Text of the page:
Blue and Gold Illustrated

Oct. 26, 2019*

Blue & Gold Illustrated: America's Foremost Authority on Notre Dame Football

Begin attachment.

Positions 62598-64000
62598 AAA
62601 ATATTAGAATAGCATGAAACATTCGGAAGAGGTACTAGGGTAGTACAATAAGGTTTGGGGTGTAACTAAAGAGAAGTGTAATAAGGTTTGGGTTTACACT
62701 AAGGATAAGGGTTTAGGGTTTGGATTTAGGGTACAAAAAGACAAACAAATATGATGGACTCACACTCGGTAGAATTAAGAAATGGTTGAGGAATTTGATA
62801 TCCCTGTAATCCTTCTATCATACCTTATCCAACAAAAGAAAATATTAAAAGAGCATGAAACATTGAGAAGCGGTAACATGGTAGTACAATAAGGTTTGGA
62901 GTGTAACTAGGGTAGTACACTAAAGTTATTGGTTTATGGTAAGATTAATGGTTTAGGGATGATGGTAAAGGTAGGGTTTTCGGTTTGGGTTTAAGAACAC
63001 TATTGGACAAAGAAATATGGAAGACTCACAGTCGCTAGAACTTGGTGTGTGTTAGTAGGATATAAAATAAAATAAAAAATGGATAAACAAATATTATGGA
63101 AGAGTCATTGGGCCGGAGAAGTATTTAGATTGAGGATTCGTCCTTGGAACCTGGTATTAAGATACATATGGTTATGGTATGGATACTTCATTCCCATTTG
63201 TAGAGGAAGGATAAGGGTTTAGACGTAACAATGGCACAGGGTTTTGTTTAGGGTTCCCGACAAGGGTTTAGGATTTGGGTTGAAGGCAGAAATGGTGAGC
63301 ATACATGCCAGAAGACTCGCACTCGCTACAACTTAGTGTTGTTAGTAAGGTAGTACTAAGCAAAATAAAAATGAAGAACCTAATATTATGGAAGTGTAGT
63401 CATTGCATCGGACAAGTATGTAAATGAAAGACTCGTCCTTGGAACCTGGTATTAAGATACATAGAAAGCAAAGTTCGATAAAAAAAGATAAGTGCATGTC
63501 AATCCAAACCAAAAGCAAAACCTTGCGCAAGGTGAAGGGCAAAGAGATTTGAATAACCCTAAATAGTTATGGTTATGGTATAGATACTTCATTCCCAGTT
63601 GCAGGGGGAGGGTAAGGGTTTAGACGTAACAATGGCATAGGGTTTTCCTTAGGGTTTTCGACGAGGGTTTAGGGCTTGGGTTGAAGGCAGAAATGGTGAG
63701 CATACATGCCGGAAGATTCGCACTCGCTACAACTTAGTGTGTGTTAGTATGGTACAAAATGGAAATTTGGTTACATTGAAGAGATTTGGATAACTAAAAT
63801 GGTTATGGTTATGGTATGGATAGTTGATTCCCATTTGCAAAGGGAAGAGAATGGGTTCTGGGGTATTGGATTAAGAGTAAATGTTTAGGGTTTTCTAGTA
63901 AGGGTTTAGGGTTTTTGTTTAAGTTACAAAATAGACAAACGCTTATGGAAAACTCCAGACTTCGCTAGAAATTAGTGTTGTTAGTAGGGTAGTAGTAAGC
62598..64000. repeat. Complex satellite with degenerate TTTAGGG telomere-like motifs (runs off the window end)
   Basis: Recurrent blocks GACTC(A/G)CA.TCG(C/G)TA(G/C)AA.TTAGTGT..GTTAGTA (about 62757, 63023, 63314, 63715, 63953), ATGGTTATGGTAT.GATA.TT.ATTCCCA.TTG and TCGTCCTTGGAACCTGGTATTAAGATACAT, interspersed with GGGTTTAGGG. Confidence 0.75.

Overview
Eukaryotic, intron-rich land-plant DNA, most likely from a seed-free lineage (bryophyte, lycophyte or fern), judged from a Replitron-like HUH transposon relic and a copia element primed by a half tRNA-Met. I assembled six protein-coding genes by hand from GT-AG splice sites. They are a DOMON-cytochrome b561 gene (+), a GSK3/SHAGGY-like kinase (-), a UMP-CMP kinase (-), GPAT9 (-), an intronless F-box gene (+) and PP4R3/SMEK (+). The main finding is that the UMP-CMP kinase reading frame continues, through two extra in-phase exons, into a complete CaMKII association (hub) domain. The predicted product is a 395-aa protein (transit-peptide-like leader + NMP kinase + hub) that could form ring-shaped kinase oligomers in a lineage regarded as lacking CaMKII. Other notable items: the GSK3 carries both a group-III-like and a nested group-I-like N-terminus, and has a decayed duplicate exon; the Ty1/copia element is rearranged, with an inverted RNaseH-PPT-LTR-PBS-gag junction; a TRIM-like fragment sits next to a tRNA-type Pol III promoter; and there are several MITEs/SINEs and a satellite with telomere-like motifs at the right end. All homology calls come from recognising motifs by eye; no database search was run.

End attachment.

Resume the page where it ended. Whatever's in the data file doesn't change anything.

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Page 22 of 55 OCT. 26, 2019 23 USC RUNNING GAME VS. NOTRE DAME RUN DEFENSE The running back trio of Markese Stepp (10 carries for 82 yards and one touchdown), Vavae Malepeai (nine carries for 46 yards) and Ste- phen Carr (nine carries for 47 yards) was effective while combining for 172 yards on 27 carries for 6.4 yards per try, but the 235-pound Stepp's power and yards after contact were particularly outstand- ing. Their production forced the Irish defense to honor the run and provided better opportunities for the "Air Raid" attack. It showed by USC running the ball 35 times while also passing 35 times. Perhaps facilitating USC's running success was Notre Dame playing primarily a three-man front with six defenders on the back — includ- ing freshman safety Kyle Hamilton in center field. Overall the Irish, other than a 38-yard touchdown pass and a 25-yard run, kept the "explosives" in check with the scheme. ADVANTAGE: USC USC PASSING GAME VS. NOTRE DAME PASS DEFENSE Similar to defending the triple-option attack, it's extremely difficult for a defense to shut down all three of USC's stellar receivers — but if it can hold in check two of the three, it gives itself a strong chance to come out on top. The first goal was to limit leading receiver Mi- chael Pittman, and sophomore cornerback TaRiq Bracy had a major hand in that while helping hold him to four receptions for a meager 29 yards. Tyler Vaughns, covered mostly by senior Troy Pride Jr., did not catch a pass through the first three quarters before nabbing four for 47 yards and a score in the fourth. Thus, the go-to figure became slot receiver Amon-Ra St. Brown (eight catches for 112 yards and one score), but he had to earn every catch and yard, highlighted by his one-handed 38-yard touchdown grab to cut the deficit to 20-13 in the third quarter. Quite often, freshman quarterback Kedon Slovis had to "settle" for tight end Erik Krommenhoek (five catches for only 37 yards) on his progressions. Because USC's ground attack was productive, the relatively composed Slovis found a better rhythm in the second half. After completing 10 of 17 throws for only 74 yards in the first half, Slovis was an exceptional 14 of 18 for 181 yards and two scores in the second with some quality pocket protection as well, although Notre Dame did finish with four sacks and seven pressures. ADVANTAGE: Even NOTRE DAME RUNNING GAME VS. USC RUN DEFENSE This facet along with junior kicker Jonathan Doerer was the contest's top story (see "Stat of The Game" on page 24). Because USC's emphasis was to primarily aid the coverage and play two-deep zone, there were more openings for running lanes and senior Tony Jones Jr. maximized his opportunities with a career-best 176 yards on 25 carries. Meanwhile, offensive coordinator Chip Long stayed patient while eventu- ally getting "chunk plays" too, first on a 43-yard Jones run to set up the first touchdown, and then with creative misdirection to speedy sophomore wideout Braden Lenzy at the ideal time for a 51-yard touchdown that made it 14-3. Because of pressure from the flanks, senior quarterback Ian Book (49 rush- ing yards) was also productive on a few designed draws — highlighted by the eight-yard touchdown to make it 30-20 — while also extending plays with his scrambling skills. ADVANTAGE: Notre Dame NOTRE DAME PASSING GAME VS. USC PASS DEFENSE It wasn't the sharpest day for the Irish with Book while finishing 17-of-32 passing for only 165 yards, resulting in just 9.7 yards per completion and only 5.2 yards per attempt. However, he was outstanding on several third-down conversions that helped prove to be the difference, and it's reflected in that category. The screen game to the receivers was mostly ineffective, but junior tight end Cole Kmet (six catches for 61 yards and one touchdown) remains the ultimate security blanket for Book. ADVANTAGE: USC SPECIAL TEAMS Notre Dame held USC's return game in check overall, but Doerer's perfor- mance by converting his three field goals from 43, 52 and 45 yards proved to be a significant difference — earning him the game ball — although the Trojans converted both of their field-goal attempts as well. The Irish recovering USC's onside kick in the closing minute also merits points. ADVANTAGE: Notre Dame THIRD-DOWN CONVERSIONS Notre Dame was 9 of 17 (52.9 percent) to USC's 5 of 12 (41.7 percent), but especially crucial was the clutch gene with Book on the final touchdown drive in which he completed a nine-yard toss to Kmet on third-and-seven from his 28 and scrambled out of trouble on third-and-10 for a 17-yard gain. On the first touchdown drive, Book completed a nine-yard pass to Claypool on third-and-seven from his 6-yard line. That was a momentum-changing play. ADVANTAGE: Notre Dame TURNOVERS Both teams put the ball on the ground once that they recovered, so neither team had a turnover. In some ways this could be considered a victory for USC because it came into the game 123rd in turnover margin while Notre Dame was No. 2. But just one Notre Dame turnover at an inopportune time could have cost it the game, and to its credit it did not have any. ADVANTAGE: Even ANALYSIS USC was winning the field position battle, but back-to-back 97- and 80-yard touchdown drives by Notre Dame in the second quarter put it in control the rest of the game while leading by as much as 20-3 in the third quarter. The Trojans found their balance and spirit with three second-half touchdowns, but the deficit proved too much to make up. Even though it wasn't Book's best game statistically, the 75-yard touchdown march in the fourth quarter that milked 6:54 off the clock and made it 30-20 was executed superbly and patiently. ON PAPER REVISITED BY LOU SOMOGYI Junior tight end Cole Kmet demonstrated his reliability with six catches for 61 yards and one touchdown against the Trojans. PHOTO BY ANDRIS VISOCKIS